By Megan Sherman. Megan is an MSc Global Politics student and student liaison officer for Momentum Southampton. As a student journalist she has written for local and national media.


 

A Stanford Sociologist recently divulged the findings of his research on how to make effective political arguments. He found the most persuasive, successful arguments reframed the argument in terms of opponents’ moral values. This approach is less polarizing, and more consensual. It finds a common ground where both parties can agree. This way, progress might be made on policy where there is usually stalemate and stagnation.

It is this consensual approach to persuasion which I am trying to emulate by asking the Government to consider making ATOS adhere to the Hippocratic Oath. The Tory Party is hardly going to be convinced to reject the logic of austerity by an appeal to their compassion. But what they can’t do is reject this motion and still lay claim to being a party that respects moral values and ancient civic traditions. So this way we may make them tacitly accept a motion that would improve the lives of people for whom the benefits assessments reforms have brought untold misery.

The idea behind my petition was simple. People who make decisions that affect the lives of the ill are usually expected to adhere to an ethical code. Although technically the Hippocratic Oath is not a requirement for UK doctors, they are nonetheless expected to abide by the principle ‘Do No Harm.’ Arguably this ought to be a requirement for all organs of state. ATOS processes directly affect the health and wellbeing of the people who are the objects of their assessment, and it is the corporate approach of reducing people to an objectified, dehumanized thing that is causing the trouble with ATOS, so the need for a more humanistic approach that respects the rights and dignity of patients has never been more acute.

Smart people will notice and say that ATOS already has a code of ethics. But ATOS writing their own code of conduct is like the accountants and banks being seconded to write tax evasions law. Corporations cannot be entrusted to uphold ethical codes by themselves. They must be subscribed to a legal code which punishes a failure to abide by strict ethical regulations. ATOS can’t audit its own ethics for the same reason NGOs can’t audit their transparency structures themselves.

It is no exaggeration to say that welfare reforms have been a death penalty for some. The campaigns of disability activist groups shine a light on the troublesome correlation between DWP assessments and suicide. Films like I, Daniel Blake make an emblem of the struggles of genuinely unwell people against a suspicious, hyper-vigilant system that fails to treat the objects of its processes with compassion and respect. Political commentators with affinity for the struggles of the disabled try to bring their concerns to the attention of mainstream opinion.

I think the time is now for Parliament to debate bringing in a code of ethics for companies who deal with our sick citizens. If a doctor mistreats a patient, she is held accountable at tribunal. If an MP damages the interests of somebody in their constituency, she is held accountable at the ballot box. Perhaps, now, it is time for ATOS to be at a tribunal, being heard for its own deficiencies, instead of punishing those it perceives in others.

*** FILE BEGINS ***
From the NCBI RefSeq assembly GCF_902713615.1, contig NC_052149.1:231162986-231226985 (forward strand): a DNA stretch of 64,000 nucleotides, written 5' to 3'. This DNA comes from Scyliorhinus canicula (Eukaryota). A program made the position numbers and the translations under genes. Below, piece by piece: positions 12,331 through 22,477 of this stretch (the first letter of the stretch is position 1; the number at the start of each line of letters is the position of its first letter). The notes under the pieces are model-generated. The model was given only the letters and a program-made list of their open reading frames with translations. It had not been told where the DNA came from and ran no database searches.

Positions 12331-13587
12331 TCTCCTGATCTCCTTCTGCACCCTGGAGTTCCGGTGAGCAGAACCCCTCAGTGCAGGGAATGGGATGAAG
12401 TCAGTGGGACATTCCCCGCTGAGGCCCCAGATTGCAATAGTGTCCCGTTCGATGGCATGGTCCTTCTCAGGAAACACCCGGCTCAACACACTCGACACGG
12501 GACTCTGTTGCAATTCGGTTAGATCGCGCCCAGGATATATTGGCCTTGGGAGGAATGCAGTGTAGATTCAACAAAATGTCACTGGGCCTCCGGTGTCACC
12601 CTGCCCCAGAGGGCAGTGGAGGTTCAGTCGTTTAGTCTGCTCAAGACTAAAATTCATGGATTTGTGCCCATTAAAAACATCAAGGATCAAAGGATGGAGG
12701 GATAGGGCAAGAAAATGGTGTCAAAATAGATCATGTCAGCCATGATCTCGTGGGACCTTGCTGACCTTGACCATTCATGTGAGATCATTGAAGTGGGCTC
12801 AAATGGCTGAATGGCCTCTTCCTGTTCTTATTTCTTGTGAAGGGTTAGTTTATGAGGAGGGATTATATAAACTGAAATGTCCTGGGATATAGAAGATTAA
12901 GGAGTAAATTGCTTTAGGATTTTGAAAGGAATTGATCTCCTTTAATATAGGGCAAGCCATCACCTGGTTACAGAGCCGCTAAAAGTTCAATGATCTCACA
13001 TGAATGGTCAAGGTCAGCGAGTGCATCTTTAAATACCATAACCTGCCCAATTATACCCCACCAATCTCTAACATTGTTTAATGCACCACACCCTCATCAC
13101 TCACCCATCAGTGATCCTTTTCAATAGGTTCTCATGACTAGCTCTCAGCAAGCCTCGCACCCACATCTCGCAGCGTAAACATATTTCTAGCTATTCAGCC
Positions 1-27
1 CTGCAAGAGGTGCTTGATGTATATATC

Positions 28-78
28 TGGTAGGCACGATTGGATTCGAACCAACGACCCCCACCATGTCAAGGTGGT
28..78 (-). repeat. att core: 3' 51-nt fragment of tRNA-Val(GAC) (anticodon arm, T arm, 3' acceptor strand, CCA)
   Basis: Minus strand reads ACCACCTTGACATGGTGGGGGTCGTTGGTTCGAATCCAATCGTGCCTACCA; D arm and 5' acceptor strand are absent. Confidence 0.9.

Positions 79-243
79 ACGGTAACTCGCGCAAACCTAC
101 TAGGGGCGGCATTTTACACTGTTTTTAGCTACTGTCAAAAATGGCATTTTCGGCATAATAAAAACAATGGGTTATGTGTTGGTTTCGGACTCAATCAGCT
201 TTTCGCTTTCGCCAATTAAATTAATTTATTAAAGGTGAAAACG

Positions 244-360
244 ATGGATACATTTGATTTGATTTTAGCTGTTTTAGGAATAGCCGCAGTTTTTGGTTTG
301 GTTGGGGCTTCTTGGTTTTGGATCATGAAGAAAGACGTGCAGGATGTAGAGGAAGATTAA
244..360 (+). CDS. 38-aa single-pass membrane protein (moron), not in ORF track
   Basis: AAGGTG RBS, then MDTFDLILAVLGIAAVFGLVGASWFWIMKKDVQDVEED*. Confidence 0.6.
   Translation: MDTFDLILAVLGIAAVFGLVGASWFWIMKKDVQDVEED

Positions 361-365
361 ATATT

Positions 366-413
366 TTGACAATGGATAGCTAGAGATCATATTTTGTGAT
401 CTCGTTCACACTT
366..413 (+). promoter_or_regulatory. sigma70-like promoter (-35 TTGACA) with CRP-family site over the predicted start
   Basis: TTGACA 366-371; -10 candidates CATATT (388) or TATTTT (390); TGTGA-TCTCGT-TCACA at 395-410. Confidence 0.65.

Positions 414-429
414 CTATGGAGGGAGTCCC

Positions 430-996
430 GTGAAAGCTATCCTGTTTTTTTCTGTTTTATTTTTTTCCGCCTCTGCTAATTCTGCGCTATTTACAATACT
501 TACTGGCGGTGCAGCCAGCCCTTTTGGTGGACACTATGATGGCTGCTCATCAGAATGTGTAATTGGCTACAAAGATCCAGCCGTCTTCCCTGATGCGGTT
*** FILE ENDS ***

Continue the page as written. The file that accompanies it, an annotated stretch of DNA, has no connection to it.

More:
Please follow this link to the petition.

Health for All on Human Rights Day: A Pro-Poor Approach

By Pia Riggirozzi and Erica Penfold. Pia Riggirozzi is Senior Lecturer in Global Politics at University of Southampton (@PRiggirozziAcademia.edu) and Erica Penfold is Research Officer at the South African Institute of International Affairs. Both are partners at the ESRC-DFID funded project ‘Poverty Reduction and Regional Integration: SADC and Unasur Health Policies’ (@PRARIRepir). You can find more posts by Pia here.


In recent years there has been growing global awareness of the interplay between rights and the development process and a generalised recognition of social determinants of health connecting poverty, equality and health. Yet, for millions of people throughout the world, the full enjoyment of the right to health still remains a distant goal. Poverty remains one of the driving forces behind ill health, a lack of access to healthcare and medicines and consistent underdevelopment. The World Bank shows that 700 million fewer people live in conditions of extreme poverty in 2010 than in 1990 across developing regions. However, the Global South is still struggling, everyday thousands of children, women and men die silently from preventable diseases associated with poverty.

The United Nations acknowledges these issues as it continues to produce a stream of further guidance in the form of General Comments, such as the General Comment 14, while sponsoring global Declarations and Commissions on Social Determinants of Health. Human Rights Day observed by the international community on 10th December since 1950 acts as a reminder of the importance of recognition and advancement of rights and the human right to health. But the current high-level focus on health by the international community while recognising the strong relationship between poverty and health, in practice, has been quite conservative in turning the rhetoric into practice. Translating normative principles into politics of compliance and practices for policy implementation remains uneven across the wide spectrum of human rights issues, acknowledging and affecting bearers of rights in different ways. For William Easterly this is clear, ‘which rights to health are realised is a political battle’ contingent on a political and economic reality that profits on the margins of (poor) health. He is right, we can’t downplay politics. Think of a funder – whether the Gates Foundation, Welcome Trust, private charity or government programme – their agenda may well spend a great deal of resources (financial and human) on dealing with one disease. Or programmes advanced by the U.S. President’s Emergency Plan for AIDS Relief (PEPFAR), the Global Fund, or the Gates Foundation; despite having the best intentions, they may be guided by their own views, agendas and objectives. Undoubtedly, diseases like HIV, malaria and tuberculosis account for over 90 per cent of the global disease burden, yet the millions of dollars poured into programmes to tackle these diseases have done little to tackle weak healthcare systems which are in many cases unreachable or distrusted by the people they are designed to help. Equally critical, other peoples’ rights could be neglacted if diseases like dengue, leishmaniasis, Chagas and Chikungunya that also add to the increasing toll of human life and to the poverty-disease burden receive little attention. The risk is that what is visible and urgent leads over what is marginal and that actions targeted to the poor, yet ignoring the social factors that cause poverty and exclusion, discriminate positively, normalising and even reproducing inequities. The Ebola outbreak in West Africa is another reminder of these risks.